Mr Raab’s first overseas trip when he became foreign secretary last July was to a meeting a foreign ministers from the Association of South East Asian Nations (ASEAN) in Bangkok. He’s hoping the UK can become what is called a “dialogue partner” to that club within the next two years.
In a first step, the government will submit its application to the ASEAN Secretariat on Thursday.
Also in focus is accession to an Asia-Pacific trade agreement called the Comprehensive and Progressive Agreement for Trans-Pacific Partnership.
“We are going to be working very closely with those nations of the region because we see, not just in relation to China, but that whole area, huge opportunities in the future and also a place for the UK to exercise more influence as a force for good in the world,” Mr Raab said.
It also has old alliances to think about.
None so important as the UK’s special relationship with the United States – a bond that is still of paramount importance despite a growing number of areas of divergence under the leadership of President Donald Trump.
An explosion of fury at racial inequality has gripped the US over the past week following the death of a black man after he was knelt on by a white police officer.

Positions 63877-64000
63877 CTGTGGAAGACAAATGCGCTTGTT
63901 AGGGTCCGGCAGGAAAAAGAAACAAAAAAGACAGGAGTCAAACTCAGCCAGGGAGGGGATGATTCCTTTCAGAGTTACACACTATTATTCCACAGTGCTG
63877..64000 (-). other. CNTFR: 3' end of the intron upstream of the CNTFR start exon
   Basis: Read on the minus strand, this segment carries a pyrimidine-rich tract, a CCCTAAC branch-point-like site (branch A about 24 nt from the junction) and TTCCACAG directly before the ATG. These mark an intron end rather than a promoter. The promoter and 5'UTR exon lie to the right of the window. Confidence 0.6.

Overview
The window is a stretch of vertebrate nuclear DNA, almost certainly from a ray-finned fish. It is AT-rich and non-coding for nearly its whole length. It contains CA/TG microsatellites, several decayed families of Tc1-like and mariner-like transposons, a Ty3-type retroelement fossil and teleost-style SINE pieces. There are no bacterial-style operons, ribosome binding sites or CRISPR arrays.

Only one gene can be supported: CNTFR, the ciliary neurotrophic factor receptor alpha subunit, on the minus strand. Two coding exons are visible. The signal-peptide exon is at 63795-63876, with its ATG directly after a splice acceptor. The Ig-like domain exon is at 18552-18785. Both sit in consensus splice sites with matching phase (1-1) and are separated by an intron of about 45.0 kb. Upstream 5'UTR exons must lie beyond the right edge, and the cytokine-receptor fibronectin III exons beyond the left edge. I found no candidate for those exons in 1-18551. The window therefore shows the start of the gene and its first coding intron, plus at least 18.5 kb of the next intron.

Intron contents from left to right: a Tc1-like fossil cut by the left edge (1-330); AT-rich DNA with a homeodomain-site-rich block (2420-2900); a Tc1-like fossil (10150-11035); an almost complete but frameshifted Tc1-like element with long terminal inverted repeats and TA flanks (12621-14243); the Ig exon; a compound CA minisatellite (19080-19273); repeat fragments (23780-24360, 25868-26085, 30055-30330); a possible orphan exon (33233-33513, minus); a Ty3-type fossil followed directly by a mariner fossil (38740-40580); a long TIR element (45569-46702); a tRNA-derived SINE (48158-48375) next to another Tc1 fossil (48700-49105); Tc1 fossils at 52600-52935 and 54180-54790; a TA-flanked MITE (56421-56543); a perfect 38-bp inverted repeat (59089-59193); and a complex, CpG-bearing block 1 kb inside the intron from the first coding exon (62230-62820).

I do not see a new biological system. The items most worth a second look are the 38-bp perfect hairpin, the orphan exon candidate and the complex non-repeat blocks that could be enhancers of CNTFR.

Mr Raab said the killing of George Floyd was distressing as were the scenes of protest and violence that have played out in the streets.
“I want to see America come together not rip itself apart,” he said.
He would not be drawn directly to condemn police violence against unarmed protestors, but appeared to be concerned about reports of journalists being targeted by the police as they were attempting to cover the demonstrations.
He said he was looking into the case of a British photojournalist, Adam Grey, who was detained by New York police at the weekend while working.
In an era where strength and power matters perhaps more than international treaties, the UK needs its allies.
It has walked away from the European Union but still sees strength in working closely with Europe’s two like-minded big powers – France and Germany.
There is also a growing trend of the UK issuing statements on global issues with all or members of the Five Eyes intelligence-sharing alliance of the United States, Canada, New Zealand and Australia.
So how does Mr Raab envisage the UK’s role in the world as it emerges from a pandemic that has forced so much change?
“If you talk about ….Global Britain, part of that of course is … making sure we are good European neighbours with our European partners,” Mr Raab said.
“The second thing is… we want to boost the world economy and I think the approach we are taking to global free trade, with European partners, Americans, Japanese, Australia, New Zealand to begin with is going to be really important, a great way boost opportunities for the world as well as British business and consumers.”
He then repeats: “I also think… Global Britain is also about us being a force for good in the world.”